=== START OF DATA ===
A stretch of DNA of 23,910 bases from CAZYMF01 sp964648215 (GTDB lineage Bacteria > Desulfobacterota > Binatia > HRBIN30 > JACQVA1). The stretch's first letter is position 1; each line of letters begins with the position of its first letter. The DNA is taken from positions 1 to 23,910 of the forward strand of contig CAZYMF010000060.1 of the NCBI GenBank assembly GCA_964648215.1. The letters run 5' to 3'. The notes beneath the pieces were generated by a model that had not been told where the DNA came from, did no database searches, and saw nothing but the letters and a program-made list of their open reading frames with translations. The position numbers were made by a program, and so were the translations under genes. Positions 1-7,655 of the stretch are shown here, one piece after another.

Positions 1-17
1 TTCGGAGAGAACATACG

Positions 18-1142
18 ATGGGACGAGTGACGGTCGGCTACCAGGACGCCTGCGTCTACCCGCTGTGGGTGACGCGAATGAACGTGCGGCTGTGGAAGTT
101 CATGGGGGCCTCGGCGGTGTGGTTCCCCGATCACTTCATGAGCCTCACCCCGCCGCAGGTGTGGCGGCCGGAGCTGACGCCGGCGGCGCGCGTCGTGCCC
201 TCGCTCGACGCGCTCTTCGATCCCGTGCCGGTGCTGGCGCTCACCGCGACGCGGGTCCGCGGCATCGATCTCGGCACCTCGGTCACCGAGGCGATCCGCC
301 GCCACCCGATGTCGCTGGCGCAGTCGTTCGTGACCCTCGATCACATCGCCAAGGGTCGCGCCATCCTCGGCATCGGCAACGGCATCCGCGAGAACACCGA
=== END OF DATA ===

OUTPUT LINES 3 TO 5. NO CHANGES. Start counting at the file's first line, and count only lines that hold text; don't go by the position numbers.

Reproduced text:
1 TTCGGAGAGAACATACG

Positions 18-1142
18 ATGGGACGAGTGACGGTCGGCTACCAGGACGCCTGCGTCTACCCGCTGTGGGTGACGCGAATGAACGTGCGGCTGTGGAAGTT